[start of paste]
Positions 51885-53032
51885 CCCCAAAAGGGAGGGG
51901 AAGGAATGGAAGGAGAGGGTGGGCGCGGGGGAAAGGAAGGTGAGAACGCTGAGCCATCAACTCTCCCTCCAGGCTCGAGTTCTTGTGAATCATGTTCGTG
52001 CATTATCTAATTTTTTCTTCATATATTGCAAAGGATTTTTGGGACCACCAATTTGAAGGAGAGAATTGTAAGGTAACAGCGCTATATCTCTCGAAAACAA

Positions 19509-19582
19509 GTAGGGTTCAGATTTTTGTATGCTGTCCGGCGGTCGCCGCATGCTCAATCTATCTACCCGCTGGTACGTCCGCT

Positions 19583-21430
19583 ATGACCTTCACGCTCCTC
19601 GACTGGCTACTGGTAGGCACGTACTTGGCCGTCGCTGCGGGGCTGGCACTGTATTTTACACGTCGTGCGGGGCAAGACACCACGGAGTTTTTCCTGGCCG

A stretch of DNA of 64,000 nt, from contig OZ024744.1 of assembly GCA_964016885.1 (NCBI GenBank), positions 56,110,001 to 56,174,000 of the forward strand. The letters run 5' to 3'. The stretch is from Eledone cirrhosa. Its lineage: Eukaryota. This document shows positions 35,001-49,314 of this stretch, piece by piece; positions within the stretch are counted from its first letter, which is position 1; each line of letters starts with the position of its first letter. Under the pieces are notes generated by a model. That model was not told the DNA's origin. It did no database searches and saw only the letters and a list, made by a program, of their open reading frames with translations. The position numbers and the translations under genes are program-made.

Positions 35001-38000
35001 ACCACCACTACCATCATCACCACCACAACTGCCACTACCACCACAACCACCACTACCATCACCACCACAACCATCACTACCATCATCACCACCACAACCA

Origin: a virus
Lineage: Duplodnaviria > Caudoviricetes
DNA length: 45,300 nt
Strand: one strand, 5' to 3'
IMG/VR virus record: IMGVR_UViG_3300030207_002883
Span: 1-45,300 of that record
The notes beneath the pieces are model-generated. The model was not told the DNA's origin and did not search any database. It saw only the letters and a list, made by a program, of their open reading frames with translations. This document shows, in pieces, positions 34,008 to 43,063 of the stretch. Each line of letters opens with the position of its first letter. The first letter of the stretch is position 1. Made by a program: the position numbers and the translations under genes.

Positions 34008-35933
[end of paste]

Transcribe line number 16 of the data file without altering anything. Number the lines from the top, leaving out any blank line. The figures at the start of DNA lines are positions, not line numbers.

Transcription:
Strand: one strand, 5' to 3'